Marketing Matters Mar/Apr 2017 ISSUE 55. Thank you for your continued support, you can find more articles on

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Marketing Matters is a free eZine, published every two months, which we think you will find a useful and informative resource.

Google's stupidity in accepting extremist content on YouTube and placing ads alongside it has resulted in more than 250 concerned advertisers withdrawing their support, including Audi, the BBC, BT, Coca-Cola, the Co-op, Dominos, HSBC, Lloyds, Marks and Spencer, McDonalds, Mercedes Benz, L'Oreal, O2, RBS and Waitrose.

A commission of £6.15 for every 1,000 views is paid by Google from the advertising revenue to the suppliers of the content. This means that the firms advertising have been unintentionally funding neo-Nazi organisations and terrorist groups. According to marketing experts these groups have made £250,000 from Google's advertisers.

The Solicitor General has warned that Google could face prosecution under the Terrorism Act.

Mark Brittin, Google's impressive European boss told delegates at a recent advertising conference that the money his employer makes from the arrangement with dangerous extremists is "pennies, not pounds" so that's all right then.


Press revelations of low ethical standards at Capita, the outsourcing firm the BBC pay to collect TV licenses have resulted in damage to the image of the BBC an undermining of public confidence and calls for the outdated fee to be abolished.

It is not known whether the BBC were aware that TV Licensing inspectors employed by Capita targeted elderly and vulnerable people to hit targets and earn substantial commissions. Director General Lord Hall was quick to distance his employer from Capita's grubby ethos when the revelations that the BBC's choice of outsourcing firm had hounded an ex-RAF officer with dementia and a young woman in a refuge.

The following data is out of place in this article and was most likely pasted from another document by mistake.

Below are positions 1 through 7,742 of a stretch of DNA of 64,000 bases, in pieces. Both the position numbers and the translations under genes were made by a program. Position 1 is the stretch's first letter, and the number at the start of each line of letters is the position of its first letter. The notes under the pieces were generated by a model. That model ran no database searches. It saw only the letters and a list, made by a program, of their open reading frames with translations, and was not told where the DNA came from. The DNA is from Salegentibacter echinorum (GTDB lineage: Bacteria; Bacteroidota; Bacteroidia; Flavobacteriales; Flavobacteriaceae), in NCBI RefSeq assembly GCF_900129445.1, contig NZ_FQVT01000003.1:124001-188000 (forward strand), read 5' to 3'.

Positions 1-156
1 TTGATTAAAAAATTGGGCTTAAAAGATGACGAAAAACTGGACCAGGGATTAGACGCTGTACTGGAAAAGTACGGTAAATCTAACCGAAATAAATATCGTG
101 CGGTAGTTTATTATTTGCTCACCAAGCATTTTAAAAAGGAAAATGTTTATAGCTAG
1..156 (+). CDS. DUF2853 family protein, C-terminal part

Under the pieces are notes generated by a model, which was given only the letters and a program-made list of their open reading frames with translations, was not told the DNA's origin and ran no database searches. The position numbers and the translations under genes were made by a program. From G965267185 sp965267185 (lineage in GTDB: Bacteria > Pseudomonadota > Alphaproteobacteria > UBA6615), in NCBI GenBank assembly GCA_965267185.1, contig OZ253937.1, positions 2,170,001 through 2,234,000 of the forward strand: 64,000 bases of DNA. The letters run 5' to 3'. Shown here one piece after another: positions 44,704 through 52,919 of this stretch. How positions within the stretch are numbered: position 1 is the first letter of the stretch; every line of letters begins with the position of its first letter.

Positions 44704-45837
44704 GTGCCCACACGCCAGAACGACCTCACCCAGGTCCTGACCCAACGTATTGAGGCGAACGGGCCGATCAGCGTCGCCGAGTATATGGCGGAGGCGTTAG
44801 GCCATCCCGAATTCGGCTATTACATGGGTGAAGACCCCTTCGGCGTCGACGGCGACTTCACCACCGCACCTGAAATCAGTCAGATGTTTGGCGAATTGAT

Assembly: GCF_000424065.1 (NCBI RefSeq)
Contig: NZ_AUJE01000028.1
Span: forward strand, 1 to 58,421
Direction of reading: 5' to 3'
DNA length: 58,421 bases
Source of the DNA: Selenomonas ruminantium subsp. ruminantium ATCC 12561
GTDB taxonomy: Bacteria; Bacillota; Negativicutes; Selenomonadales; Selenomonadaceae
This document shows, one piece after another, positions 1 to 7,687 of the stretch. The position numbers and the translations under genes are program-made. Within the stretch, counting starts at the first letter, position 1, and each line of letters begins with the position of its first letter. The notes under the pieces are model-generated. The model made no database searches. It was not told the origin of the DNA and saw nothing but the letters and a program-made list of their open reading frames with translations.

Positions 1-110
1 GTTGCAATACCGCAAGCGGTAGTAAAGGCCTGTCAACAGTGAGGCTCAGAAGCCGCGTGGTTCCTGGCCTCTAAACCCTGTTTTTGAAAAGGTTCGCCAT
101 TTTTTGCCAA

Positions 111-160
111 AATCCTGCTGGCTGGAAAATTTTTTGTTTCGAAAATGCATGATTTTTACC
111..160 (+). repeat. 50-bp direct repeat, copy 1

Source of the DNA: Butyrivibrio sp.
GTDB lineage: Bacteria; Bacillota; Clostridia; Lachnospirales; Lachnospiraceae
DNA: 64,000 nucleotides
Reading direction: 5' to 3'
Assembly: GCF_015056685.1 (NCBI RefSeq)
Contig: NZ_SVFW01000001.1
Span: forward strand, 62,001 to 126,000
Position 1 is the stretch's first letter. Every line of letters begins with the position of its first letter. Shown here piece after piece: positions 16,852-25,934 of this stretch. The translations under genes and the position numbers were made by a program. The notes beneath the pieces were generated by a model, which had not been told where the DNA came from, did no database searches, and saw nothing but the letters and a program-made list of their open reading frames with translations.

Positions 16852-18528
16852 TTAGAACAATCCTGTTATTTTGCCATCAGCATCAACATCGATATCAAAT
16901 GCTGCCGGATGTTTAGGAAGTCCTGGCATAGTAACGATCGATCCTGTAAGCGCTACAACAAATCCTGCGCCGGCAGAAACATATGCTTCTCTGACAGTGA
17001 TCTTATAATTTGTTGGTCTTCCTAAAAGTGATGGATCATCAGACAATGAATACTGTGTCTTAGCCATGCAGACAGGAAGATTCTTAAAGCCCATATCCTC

Capita chief executive, Andy Parker will be leaving his employer this summer but denies that his moving on from his £2.7 million a year job is connected to the scandal.


It is said that those working on the editorial, as opposed to the advertising side of newspapers and magazines should not have any financial links with those they write about, and that this is to ensure editorial integrity.

On this basis the appointment of George Osborne as editor of London's Evening Standard newspaper comes across as a ludicrous folly, given the former chancellor's considerable income from speaking engagements with banks, income he has received because of his grooming of himself as the banker's friend. Osborne sacked the head of the Financial Services Authority Martin Wheatley, reviled by the banks but admired by the public for his welcome and over-due tough stance, and Osborne has watered down a tough new legal responsibility regime that frightened senior bankers as well as altering the annual bank levy to make it more palatable for his good friends.

As a free-sheet the Evening Standard is financially dependent on keeping advertisers happy. To critics of his choice of editor its owner, Evgeny Leberdev, has advised "Wait and see his paper before judging". So we will have to wait until Osborne steps into the job in May to see if his contribution will be to make it banker-friendly with positive banker PR, and drag in some much-needed advertising from his paymasters.

And, if so, whether it will then be worth reading...


BT have been ordered to cut at least £5 a month off the £18.99 a month it charges customers who only buy a land line from them.

The cut, ordered by telephone watchdog Ofcom, will affect more than 2 million BT customers, who will see their bills drop by at least £60 a year. Ofcom say that many of these are elderly or vulnerable people who have remained loyal to BT for decades.

BT's mobile phone company, EE, have also been censured by Ofcom and fined £2.7 million for charging customers £1.20 a minute for calls that should have cost 19 pence. In 2015 EE were fined £1 million for the way it mishandled complaints.